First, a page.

Ingredients: 30g/1oz/heaped 1 cup dried porcini mushrooms; 50g/1.oz dairy-free margarine, plus extra for greasing; 1 garlic clove, crushed; tbsp brown rice flour; 25g/1oz/scant . cup cornflour; 500ml/17fl oz/2 cups dairy-free cream; 5 eggs, separated; 100g/3.oz dairy-free cheese, grated; sea salt and freshly ground black pepperGlutenFreeBaking_116-143_CH5_UK.indd

Put the porcini in a small bowl, cover with boiling water and leave to soak for 15 minutes.
Drain and discard the liquid. Grease six 275ml/9.fl oz/generous 1 cup souffl. dishes with margarine.

Melt the margarine in a heavy-based saucepan over a medium heat. Stir in the garlic and cook for about 30 seconds.
Stir in the rice flour and cook for a further 2–3 minutes.
Mix the cornflour with 2 tablespoons water in a bowl and pour into the pan, then add the cream and cook for about 10 minutes, stirring frequently, until the mixture has thickened. Transfer to a mixing bowl and leave to cool for 10 minutes.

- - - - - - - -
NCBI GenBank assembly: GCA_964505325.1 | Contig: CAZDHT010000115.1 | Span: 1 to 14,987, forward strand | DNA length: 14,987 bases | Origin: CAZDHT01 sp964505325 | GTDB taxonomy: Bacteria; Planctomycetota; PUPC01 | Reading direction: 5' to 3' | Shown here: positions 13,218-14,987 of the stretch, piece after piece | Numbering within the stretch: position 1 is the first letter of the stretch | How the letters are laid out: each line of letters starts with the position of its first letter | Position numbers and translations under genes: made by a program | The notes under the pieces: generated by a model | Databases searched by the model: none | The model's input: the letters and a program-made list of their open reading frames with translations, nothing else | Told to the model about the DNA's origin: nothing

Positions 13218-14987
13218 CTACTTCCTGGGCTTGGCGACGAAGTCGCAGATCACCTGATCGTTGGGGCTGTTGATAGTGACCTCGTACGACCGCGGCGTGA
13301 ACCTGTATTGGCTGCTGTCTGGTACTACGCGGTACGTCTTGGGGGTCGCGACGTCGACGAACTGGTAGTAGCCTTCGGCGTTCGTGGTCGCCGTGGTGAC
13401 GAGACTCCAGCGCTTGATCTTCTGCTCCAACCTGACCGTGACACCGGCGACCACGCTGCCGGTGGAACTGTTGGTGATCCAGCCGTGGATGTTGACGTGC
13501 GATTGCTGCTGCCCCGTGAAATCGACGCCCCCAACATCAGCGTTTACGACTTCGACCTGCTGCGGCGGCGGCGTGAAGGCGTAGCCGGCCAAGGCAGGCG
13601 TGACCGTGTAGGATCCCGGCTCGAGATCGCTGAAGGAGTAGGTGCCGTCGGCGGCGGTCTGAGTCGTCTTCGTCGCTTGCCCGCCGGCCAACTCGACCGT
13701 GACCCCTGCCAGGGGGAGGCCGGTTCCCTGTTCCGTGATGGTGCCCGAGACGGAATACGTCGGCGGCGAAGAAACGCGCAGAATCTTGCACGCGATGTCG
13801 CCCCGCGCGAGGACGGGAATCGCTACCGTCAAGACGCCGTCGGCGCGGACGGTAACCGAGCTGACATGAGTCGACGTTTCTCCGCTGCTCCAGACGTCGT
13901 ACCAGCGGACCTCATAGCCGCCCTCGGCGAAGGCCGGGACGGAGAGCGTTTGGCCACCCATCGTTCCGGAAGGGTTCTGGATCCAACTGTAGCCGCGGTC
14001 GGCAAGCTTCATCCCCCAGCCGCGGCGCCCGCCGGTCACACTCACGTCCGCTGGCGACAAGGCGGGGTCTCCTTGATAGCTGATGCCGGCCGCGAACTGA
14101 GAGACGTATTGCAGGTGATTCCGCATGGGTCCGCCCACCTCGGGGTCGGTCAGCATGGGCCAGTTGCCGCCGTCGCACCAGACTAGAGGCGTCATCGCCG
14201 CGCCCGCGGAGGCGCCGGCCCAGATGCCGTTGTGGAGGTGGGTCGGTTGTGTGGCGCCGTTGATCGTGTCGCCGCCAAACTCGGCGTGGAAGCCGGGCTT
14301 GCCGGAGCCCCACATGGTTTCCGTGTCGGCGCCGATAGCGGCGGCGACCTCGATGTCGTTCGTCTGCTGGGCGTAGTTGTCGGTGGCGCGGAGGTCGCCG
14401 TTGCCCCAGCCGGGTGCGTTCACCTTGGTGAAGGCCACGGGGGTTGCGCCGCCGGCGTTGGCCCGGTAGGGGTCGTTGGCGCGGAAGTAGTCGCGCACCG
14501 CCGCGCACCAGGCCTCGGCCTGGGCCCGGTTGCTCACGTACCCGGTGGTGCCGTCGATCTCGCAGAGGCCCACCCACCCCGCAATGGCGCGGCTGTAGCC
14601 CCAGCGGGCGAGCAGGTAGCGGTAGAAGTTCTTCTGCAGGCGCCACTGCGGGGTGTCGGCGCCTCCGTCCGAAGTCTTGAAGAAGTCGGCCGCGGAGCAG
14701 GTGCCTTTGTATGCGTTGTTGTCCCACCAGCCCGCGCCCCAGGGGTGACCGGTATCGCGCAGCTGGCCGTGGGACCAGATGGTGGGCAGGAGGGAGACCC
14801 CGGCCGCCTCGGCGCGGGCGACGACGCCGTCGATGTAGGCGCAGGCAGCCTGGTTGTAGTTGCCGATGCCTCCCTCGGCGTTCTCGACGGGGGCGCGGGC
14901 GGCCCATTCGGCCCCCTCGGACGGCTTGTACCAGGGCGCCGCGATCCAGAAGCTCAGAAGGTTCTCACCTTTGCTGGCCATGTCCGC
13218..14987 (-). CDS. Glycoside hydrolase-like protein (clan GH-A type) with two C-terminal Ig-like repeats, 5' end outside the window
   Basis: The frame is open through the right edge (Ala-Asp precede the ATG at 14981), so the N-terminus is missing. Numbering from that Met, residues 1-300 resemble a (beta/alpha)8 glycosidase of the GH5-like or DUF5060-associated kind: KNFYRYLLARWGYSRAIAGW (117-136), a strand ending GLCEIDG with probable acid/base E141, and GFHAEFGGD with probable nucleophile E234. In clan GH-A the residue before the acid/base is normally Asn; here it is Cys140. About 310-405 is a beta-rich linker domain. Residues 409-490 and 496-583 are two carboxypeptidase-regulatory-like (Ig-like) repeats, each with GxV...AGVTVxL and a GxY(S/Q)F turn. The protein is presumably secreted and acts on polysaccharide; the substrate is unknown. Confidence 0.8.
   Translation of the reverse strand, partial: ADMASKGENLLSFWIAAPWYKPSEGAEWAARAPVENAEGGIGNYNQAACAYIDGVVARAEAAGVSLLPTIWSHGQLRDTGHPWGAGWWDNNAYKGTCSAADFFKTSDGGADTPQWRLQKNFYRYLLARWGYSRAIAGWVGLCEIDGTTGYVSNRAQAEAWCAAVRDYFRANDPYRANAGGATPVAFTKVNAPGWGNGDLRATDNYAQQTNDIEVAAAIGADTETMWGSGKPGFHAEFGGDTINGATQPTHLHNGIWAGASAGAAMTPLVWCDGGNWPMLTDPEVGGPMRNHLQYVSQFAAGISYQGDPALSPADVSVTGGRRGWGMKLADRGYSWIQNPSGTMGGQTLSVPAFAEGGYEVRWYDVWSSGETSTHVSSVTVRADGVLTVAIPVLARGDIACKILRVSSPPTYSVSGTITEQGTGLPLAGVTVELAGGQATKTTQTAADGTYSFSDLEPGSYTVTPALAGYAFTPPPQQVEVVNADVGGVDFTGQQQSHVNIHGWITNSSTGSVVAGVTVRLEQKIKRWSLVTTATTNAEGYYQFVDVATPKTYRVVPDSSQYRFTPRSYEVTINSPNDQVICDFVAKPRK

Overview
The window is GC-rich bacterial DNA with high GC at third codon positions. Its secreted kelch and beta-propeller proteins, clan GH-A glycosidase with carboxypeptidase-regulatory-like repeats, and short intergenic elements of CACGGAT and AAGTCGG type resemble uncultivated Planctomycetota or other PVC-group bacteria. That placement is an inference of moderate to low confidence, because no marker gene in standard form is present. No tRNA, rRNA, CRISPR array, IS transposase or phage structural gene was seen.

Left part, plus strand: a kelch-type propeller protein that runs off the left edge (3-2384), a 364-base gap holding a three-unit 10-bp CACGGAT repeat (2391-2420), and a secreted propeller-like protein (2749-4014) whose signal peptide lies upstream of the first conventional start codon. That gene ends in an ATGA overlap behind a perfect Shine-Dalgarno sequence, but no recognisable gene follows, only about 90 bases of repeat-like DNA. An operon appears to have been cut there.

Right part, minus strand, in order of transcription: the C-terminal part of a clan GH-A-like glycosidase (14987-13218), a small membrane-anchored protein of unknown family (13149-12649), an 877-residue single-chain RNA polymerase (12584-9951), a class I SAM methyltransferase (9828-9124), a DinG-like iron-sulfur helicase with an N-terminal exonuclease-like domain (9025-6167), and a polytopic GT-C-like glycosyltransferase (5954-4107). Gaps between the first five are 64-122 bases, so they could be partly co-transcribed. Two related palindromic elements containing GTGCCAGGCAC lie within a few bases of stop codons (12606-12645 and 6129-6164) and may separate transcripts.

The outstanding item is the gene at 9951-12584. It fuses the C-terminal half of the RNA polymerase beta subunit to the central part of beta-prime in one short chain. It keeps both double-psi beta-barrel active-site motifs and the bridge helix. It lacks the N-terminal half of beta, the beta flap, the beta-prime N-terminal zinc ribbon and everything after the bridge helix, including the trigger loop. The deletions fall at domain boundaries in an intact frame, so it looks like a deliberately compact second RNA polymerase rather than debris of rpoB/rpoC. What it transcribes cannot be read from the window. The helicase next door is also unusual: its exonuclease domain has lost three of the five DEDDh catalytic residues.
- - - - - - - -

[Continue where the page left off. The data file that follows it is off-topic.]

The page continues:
Preheat the oven to 200ÅãC/400ÅãF/gas 6. Beat the egg yolks and add to the cream mixture. Add the drained mushrooms and grated cheese, season with salt and pepper and mix well.

In a clean bowl and using an electric mixer, whisk the egg whites until stiff peaks form. Whisk one-third of the egg whites into the cream mixture until well blended. Then, using a metal spoon, carefully fold in the remaining egg whites and mix well, being careful not to overmix and knock the air out of the mixture.

Pour the mixture into the prepared souffl. dishes and bake for 20 minutes, or until golden brown on top and well risen. Serve immediately.